How about our politicians instigating a full review into the whole system of bank lending on property, building, selling (including legals), mortgaging, registering, issuing title deeds, then paying any fees?

    ie. an all encompassing review and report into how the whole process can be properly set up starting with a fresh sheet. This to be carried out by an independent organisation or properly experienced and respected arbitrator, who comes from OFF the island.

    Just a thought, but probably one which the vested interests of the current set of politicians would find unpalatable.

  • Sarah says:

    Fantastic proposal Andreas – this would stop thousands of people from being able to sell their OWN property until title is issued!

    I agree with your proposal that transfer fees should be reduced but surely the bigger problem is that the titles are not there in the first place, even where there are absolutely no problems on the development.

    Please think again so all of us without titles can legitimately sell our homes!!!

  • Nick Hills says:

    Well said Denis !

    Extending your chosen metaphor, I suggest that any observer with half a brain can only come to one conclusion about the state of the Cyprus property market and the futile attempts by those in positions of responsibility to modernise its workings?

    The whole charade is ‘anally retentive’ and in desperate need of colonic irrigation to flush out all the c**p.

    Conducting ‘keyhole surgery’ on the entrails of a discredited and clumsy business model will not help the country rise above the effects of the worst (global) economic recession in living memory.

    The tragedy in all of this is the sheer waste of time, money and human energy. A buoyant and vibrant building sector – supported by an ethical legal and financial system – can be the powerhouse of a thriving economy. Where does that prospect lie on the horizon?

  • Denis O'Hare CPAG says:

    @Andreas

    Forgive me Andreas but we have a very crude saying in English – ‘You cannot polish a turd’ and boy does this unenforceable system of property law in Cyprus want flushing down the pan ASAP for the property market to have any chance of resurrection.

    The latest Amnesty, which you were one of the brains behind, as expected and as we have discussed previously, has turned out to be another shambles and the Minister of the Interior’s famous Gordian knot (caused mainly by developer mortgages) is still unfortunately left intact.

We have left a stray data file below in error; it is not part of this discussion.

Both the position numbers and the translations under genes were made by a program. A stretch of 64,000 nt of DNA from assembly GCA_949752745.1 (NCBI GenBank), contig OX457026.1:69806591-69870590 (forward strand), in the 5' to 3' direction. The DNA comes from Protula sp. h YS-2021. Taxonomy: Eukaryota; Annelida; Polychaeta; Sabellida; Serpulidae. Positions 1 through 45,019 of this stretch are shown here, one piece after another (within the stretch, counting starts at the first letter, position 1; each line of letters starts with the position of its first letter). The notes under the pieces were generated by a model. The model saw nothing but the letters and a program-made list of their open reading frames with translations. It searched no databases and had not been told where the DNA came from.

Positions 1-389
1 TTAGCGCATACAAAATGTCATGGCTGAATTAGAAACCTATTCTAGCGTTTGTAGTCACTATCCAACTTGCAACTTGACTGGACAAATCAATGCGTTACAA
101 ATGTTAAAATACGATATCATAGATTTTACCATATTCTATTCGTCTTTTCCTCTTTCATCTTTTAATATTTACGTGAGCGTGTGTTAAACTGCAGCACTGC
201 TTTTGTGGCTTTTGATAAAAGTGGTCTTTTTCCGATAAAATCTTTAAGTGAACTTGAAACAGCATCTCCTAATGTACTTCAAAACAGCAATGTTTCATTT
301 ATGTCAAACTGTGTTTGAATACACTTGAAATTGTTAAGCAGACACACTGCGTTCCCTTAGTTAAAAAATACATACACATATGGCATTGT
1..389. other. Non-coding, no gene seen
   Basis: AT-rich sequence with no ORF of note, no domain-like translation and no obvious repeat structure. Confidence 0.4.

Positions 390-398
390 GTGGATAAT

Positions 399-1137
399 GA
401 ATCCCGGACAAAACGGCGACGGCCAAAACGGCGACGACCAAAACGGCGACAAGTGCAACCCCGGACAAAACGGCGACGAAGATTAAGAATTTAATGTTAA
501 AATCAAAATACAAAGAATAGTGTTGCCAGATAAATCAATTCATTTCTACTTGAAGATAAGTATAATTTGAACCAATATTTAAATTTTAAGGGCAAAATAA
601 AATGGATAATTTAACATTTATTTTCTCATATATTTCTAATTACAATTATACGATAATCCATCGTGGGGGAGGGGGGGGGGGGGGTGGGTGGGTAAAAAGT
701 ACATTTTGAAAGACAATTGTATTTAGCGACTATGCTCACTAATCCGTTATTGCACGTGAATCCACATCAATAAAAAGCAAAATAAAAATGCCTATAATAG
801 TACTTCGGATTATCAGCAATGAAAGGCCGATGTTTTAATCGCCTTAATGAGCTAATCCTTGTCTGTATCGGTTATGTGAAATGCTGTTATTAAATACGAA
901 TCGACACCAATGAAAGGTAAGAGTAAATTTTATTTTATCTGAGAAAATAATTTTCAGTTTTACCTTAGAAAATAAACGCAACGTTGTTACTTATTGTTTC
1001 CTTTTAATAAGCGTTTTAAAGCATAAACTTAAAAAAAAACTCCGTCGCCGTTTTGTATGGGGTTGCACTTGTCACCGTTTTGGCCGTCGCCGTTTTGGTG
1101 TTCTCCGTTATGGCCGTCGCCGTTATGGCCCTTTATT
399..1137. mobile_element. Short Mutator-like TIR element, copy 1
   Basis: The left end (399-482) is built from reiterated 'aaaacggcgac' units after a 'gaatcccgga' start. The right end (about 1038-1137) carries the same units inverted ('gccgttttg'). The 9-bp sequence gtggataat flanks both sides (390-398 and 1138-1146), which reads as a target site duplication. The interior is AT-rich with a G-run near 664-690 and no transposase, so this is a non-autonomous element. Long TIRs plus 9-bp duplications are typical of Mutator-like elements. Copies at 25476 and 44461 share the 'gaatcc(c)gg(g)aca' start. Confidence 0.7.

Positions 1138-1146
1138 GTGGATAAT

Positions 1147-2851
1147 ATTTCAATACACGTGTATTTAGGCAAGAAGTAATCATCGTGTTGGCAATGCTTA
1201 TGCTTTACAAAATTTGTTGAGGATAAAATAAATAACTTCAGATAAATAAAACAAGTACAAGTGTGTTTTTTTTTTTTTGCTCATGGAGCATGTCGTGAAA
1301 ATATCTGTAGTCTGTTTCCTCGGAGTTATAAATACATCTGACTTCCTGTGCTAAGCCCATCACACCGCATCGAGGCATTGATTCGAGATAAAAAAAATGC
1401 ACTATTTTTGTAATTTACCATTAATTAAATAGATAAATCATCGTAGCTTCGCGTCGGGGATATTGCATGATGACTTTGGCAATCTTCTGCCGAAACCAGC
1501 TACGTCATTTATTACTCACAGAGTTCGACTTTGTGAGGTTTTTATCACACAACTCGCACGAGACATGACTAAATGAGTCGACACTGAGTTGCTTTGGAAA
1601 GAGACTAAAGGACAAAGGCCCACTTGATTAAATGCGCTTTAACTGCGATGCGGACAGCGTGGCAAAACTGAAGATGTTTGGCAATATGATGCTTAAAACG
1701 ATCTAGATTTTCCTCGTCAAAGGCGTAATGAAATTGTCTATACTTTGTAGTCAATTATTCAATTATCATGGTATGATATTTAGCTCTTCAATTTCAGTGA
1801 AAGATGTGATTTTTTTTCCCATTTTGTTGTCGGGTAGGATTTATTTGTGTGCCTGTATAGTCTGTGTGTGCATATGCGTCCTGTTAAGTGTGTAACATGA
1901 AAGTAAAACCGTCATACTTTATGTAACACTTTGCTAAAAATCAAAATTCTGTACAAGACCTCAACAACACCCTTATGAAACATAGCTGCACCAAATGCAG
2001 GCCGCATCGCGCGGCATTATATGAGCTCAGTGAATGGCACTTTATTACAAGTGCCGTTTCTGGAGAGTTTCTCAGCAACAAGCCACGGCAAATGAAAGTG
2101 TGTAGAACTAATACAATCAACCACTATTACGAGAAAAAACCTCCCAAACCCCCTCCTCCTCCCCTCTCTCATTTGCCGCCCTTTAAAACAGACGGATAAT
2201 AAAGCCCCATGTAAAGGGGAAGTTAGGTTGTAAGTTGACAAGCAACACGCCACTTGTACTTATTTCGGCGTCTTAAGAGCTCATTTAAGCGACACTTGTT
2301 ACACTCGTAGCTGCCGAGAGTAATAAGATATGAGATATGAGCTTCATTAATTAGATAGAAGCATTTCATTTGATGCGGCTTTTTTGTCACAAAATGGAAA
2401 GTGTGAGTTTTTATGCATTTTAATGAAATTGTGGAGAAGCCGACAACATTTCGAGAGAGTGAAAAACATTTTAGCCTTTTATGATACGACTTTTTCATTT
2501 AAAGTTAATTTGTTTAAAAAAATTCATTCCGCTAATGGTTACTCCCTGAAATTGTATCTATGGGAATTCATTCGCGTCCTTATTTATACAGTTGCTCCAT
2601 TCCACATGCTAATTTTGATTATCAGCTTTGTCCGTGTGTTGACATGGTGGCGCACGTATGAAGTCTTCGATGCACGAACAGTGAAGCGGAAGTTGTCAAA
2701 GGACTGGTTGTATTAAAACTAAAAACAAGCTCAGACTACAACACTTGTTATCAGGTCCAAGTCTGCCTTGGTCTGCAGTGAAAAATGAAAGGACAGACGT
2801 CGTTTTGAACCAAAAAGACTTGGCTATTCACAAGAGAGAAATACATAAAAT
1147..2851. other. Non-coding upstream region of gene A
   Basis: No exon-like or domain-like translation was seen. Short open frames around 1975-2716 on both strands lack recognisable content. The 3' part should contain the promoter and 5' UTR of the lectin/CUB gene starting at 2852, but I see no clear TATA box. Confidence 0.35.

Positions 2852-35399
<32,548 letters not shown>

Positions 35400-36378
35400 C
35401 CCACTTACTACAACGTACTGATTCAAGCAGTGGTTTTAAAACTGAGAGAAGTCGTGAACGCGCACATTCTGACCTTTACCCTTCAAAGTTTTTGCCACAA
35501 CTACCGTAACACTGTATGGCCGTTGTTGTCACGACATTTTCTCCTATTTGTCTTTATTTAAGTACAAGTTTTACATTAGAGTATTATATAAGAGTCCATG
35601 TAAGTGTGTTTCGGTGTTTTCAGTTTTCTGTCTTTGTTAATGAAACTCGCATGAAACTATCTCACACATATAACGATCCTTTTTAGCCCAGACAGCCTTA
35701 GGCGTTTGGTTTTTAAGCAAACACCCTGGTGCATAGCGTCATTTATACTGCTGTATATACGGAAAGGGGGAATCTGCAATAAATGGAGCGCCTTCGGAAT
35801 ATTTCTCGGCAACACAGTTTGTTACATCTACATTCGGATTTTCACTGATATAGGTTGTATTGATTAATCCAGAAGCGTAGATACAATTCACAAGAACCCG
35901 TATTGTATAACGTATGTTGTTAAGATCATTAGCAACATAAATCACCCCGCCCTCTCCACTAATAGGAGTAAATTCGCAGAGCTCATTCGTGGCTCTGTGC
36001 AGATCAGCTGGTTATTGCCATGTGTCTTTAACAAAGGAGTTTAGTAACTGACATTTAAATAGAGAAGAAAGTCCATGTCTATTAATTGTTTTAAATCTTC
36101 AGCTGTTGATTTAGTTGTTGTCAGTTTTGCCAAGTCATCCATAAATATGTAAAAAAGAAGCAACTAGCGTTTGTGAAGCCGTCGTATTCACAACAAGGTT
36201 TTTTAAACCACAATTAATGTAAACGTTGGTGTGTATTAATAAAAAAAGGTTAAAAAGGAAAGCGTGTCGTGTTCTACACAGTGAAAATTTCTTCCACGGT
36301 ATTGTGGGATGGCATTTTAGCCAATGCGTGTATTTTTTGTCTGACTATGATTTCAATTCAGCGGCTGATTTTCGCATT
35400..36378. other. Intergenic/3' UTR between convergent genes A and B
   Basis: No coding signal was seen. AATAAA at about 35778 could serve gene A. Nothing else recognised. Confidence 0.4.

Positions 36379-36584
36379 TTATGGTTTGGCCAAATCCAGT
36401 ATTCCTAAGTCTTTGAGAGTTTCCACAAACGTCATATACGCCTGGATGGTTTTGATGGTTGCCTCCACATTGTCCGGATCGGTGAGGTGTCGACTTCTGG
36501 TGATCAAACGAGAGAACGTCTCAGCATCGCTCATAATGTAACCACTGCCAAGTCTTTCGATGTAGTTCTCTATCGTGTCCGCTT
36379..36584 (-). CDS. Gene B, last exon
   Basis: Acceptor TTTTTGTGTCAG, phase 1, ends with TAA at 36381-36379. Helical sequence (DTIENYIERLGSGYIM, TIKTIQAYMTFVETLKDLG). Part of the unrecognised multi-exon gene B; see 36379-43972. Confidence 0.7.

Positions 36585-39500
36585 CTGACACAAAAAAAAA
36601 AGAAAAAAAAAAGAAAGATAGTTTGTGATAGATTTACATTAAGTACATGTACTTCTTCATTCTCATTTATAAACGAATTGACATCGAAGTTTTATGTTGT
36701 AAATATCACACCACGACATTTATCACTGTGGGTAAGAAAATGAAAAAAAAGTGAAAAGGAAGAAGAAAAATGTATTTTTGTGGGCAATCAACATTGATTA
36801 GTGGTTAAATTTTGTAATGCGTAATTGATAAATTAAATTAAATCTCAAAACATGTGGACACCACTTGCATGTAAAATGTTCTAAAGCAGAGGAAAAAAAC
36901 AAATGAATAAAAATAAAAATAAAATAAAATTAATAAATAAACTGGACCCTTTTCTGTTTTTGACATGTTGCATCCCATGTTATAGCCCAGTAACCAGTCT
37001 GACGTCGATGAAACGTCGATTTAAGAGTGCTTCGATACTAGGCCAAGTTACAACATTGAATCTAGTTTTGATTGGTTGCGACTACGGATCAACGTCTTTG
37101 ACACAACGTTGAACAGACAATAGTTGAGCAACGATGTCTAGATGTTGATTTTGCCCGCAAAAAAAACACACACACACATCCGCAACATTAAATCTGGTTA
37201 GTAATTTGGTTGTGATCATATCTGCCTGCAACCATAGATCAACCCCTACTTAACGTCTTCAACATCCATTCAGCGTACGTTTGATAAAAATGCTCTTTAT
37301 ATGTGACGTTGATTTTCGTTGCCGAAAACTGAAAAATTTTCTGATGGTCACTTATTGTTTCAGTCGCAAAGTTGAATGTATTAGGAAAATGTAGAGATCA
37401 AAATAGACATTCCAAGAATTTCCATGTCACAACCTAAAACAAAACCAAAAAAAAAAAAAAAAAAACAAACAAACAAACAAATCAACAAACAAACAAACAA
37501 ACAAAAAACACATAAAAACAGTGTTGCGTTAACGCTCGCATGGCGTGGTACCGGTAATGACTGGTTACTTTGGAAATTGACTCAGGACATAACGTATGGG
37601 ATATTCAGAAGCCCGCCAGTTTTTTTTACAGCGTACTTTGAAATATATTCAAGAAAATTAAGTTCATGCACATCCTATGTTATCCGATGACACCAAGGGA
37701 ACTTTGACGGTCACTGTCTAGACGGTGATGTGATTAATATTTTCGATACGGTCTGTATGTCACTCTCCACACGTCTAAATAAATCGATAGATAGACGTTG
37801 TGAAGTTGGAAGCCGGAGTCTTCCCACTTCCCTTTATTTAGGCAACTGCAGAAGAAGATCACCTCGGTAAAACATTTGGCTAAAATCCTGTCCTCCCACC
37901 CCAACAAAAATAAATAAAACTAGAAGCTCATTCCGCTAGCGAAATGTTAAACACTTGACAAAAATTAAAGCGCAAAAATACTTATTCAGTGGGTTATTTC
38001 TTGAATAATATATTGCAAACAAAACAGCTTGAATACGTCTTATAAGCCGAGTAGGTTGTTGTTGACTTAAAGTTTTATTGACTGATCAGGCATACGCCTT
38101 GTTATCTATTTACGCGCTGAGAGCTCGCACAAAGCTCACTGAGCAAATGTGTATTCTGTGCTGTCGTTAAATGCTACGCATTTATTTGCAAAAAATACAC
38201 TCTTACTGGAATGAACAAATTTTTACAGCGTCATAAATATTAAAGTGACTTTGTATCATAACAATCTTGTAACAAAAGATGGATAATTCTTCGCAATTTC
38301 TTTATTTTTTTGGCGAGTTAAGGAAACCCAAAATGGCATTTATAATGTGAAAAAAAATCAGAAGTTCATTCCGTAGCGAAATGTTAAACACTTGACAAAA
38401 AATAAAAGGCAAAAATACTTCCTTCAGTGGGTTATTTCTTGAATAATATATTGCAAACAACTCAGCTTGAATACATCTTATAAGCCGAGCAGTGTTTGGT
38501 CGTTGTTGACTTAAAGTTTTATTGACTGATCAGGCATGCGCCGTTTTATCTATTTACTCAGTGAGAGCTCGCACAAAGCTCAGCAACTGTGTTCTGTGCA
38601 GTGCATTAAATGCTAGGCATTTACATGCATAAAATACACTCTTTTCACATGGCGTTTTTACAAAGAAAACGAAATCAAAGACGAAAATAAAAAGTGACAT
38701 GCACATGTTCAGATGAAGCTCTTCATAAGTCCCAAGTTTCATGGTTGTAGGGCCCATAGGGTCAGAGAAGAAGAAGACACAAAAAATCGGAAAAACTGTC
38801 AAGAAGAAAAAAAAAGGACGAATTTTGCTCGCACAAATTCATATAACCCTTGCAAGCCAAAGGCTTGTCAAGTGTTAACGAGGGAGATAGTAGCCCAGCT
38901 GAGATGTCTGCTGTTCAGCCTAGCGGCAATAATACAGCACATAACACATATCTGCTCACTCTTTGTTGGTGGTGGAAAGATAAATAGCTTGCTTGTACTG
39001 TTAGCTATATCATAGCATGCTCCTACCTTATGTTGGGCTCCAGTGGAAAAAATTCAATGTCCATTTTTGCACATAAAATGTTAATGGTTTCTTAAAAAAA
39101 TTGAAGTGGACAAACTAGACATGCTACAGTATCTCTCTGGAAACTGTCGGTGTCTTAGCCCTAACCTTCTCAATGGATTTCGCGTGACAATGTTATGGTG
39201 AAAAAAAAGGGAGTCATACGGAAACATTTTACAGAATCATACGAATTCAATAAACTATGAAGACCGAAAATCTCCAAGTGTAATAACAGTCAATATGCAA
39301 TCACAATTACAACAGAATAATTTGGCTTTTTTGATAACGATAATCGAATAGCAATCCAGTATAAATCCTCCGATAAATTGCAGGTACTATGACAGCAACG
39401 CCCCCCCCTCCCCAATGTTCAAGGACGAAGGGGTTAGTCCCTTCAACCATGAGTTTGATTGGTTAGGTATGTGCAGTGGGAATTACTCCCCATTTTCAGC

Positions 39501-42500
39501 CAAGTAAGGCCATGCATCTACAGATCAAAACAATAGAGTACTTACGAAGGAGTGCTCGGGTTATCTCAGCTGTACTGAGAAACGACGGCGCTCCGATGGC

The secondary reason for the Amnesty, the first being to try and fool the EU that Cyprus was attempting to fix the property pitfalls, was to try to shamefully move the illegal consequences resulting from the Government’s abject failure to enforce the Completion Certificate law from the errant developers and back on to the initial victims – the unwitting buyers.

    I am aware, as you probably are, of sites built by even the largest developers where there is still no Completion Certificate even after more than 15 years of occupancy and therefore deeds cannot even be applied for.

    As you are also aware the new/current laws still provide that the Completion Certificate must be issued before buyers can move into their properties.

    Will this important consumer protection law be enforced in future? – no chance whatsoever I would venture!

    Therefore, your suggestion for new laws re ‘expressly providing that the cancellation agreement procedure is illegal’ is absolutely impractical especially when the developer mortgages are also taken into consideration in the considerable delay of issuing deeds.

    That very notion that any purchaser will not be able to dispose of their property (through cancellation agreements) until they have secured individual title deeds, possibly after many years, will only add to the long list of the pitfalls of buying in Cyprus.

    Finally, I tried to find something amusing to add – ‘a shaft of wit’ if you will, but all I came up with was a ‘waft of sxxt’ – please stop polishing and get flushing!

    PS: As you have access to the information, will you perhaps tell us all just exactly how many buyers’ properties are encumbered by developer mortgages – or is this still a state secret?

  • out of the frying pan into the fire says:

    Here is a way to raise several million Euros. Clean up Cyprus property laws. Starting with developers, lawyers, banks, estate agents. No Deeds no sale.

  • The views expressed in readers' comments are not necessarily shared by the Cyprus Property News.

SELECTED REPORTS

Back to top